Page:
Leverage 1332 Waivers to Make Healthcare More Affordable

The Affordable Care Act of 2010 has made healthcare more affordable for Georgians by creating small and individual group markets. Nearly 800K people in Georgia access their health insurance through the ACA Marketplace. Back in 2010, the uninsured rate in the state was 20 percent but it dropped to 13 in 2017.

It’s a significant accomplishment seeing individuals and families that didn’t have insurance before being able to buy coverage through ACA. But not everyone is eligible for assistance, and Georgia is still the fourth-highest uninsured rate. Unfortunately, cuts to outreach programs it’s making it somewhat difficult to get people enrolled. Some simply can’t keep their coverage or afford to enroll due to the rising premiums and deductibles. Federal health could be the answer as it helps eliminate some of the current challenges.

In 2019, the Georgia Legislature passed legislation to allow the state to consider two kinds of health care waivers. The 1332 waiver is linked directly to the marketplace while the 1115 waiver is focused on Medicaid.

Several states have successfully used 1332 waivers to fund programs that will reduce premiums in the individual market. Yet under new federal guidance, some states may pursue policies that could be harmful. Georgia can take a step to improve health by using the 1332 waiver to lower premiums in the individual marketplace, provide financial and outreach support so that individuals that make less can afford healthcare, and strengthen the market so that plans cover essential health benefits.

Background on the Patients First Act

The Patients First Act (Senate Bill 106) was passed on March 25, 2019. The first portion of the bill allows the state’s health agency to submit an 1115 waiver to advise changes to Medicaid. The second portion of the bill authorizes the governor to submit one or more 1332 waiver requests. This part of the bill is used to make changes to the small group and individual markets under the Affordable Care Act. The bill doesn’t mention any requirements about what must be included in the 1332 waiver, but it specifies what the states are expected to do with the waiver, including reinsurance programs, any changes to the premium tax credits, and the redefinition of benefits. The state is authorized in the bill to implement 1332 waivers on January 1, 2020, or thereafter once approved. While the bills were intended to work together, they will have independent processes for submission.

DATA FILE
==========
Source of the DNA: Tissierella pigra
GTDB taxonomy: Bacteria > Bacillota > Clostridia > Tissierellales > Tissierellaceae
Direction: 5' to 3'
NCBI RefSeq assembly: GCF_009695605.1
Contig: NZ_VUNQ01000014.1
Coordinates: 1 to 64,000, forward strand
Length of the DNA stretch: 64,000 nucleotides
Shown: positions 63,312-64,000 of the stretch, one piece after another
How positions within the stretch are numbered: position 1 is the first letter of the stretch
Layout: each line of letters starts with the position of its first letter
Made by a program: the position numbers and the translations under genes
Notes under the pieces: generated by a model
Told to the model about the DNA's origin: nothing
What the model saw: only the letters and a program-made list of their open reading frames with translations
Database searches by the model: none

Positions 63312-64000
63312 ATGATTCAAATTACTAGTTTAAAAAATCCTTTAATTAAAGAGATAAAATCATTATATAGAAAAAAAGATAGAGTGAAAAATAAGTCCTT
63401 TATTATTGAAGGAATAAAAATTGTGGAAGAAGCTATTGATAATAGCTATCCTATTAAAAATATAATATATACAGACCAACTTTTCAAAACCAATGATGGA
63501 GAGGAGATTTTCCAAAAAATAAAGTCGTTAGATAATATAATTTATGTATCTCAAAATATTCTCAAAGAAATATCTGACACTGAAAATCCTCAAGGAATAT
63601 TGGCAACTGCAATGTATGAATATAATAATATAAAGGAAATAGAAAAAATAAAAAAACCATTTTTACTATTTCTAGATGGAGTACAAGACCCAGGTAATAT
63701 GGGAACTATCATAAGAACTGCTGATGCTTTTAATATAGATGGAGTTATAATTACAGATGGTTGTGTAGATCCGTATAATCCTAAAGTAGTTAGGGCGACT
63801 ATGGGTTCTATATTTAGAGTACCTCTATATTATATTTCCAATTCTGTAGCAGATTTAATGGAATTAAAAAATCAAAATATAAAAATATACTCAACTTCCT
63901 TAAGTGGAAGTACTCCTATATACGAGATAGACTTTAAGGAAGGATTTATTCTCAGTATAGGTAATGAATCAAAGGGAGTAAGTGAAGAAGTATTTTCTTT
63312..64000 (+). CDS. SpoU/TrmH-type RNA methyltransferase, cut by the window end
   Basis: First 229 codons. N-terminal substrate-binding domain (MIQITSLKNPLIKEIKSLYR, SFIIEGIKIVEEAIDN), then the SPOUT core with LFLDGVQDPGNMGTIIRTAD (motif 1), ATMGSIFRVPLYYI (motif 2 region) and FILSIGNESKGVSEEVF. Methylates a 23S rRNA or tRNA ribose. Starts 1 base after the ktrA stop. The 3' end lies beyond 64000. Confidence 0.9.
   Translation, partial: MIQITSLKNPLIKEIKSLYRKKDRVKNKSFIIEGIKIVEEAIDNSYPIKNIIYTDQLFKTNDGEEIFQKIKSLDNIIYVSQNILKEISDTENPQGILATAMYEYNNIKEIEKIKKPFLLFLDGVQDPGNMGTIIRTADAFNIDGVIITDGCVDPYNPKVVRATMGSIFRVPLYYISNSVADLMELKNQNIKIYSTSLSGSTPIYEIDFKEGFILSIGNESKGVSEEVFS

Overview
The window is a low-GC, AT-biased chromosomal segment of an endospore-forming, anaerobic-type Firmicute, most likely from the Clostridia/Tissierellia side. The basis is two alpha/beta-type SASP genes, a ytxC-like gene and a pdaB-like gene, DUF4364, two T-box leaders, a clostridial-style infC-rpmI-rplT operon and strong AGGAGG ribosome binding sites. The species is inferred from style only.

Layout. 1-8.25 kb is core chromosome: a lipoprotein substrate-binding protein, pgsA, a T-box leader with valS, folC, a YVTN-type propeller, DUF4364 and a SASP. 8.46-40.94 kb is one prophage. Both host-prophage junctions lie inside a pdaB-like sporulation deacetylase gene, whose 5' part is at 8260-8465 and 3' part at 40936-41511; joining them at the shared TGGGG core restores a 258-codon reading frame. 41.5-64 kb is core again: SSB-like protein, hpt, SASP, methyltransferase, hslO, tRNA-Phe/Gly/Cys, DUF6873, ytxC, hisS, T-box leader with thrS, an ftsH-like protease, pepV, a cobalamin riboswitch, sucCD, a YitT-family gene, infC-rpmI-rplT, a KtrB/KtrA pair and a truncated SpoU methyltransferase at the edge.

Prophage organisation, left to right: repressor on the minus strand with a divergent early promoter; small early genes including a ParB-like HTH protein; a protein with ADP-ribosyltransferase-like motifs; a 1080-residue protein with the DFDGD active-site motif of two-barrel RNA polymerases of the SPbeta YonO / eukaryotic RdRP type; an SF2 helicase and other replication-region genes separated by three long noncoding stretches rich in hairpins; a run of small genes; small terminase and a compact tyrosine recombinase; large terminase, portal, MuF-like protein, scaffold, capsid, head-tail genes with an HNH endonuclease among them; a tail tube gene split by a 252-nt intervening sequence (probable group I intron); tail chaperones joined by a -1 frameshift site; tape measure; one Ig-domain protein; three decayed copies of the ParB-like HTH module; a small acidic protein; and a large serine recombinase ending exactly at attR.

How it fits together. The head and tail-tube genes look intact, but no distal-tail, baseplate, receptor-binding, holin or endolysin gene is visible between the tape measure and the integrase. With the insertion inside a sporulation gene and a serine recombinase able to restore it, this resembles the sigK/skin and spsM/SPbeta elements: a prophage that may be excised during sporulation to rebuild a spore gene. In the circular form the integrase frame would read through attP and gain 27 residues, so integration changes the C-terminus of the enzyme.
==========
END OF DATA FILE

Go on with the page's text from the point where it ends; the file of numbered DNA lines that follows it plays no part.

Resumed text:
Affordable Care Act’s Section 1332 Waiver

The Section 1332 waiver will let the state change some regulations linked to both the small group and individual insurance market. The waiver plan must cover a similar number of people as would be covered without the waiver, and the coverage must be affordable as it would be without the 1332 waiver. Businesses with 100 or fewer employees can buy plans from the small group insurance market. Presently, there are about 350,000 Georgians in the small group market. The individual marketplace can be found online. So far, nearly 450,000 Georgians have purchased their health insurance through the marketplace.

In a nutshell, the Patients First Act was intended for the 1332 waiver and 1115 waiver to work together so that the needs of Georgians below the poverty level are addressed. These individuals should be covered under the full Medicaid expansion. However, since the expansion is not financially viable, Governor Kemp’s team is more interested in the 1332 waivers. Overall, Georgia lawmakers are working to create a plan that increases access to care and promotes better health by following recommendations for the 1332 waiver.

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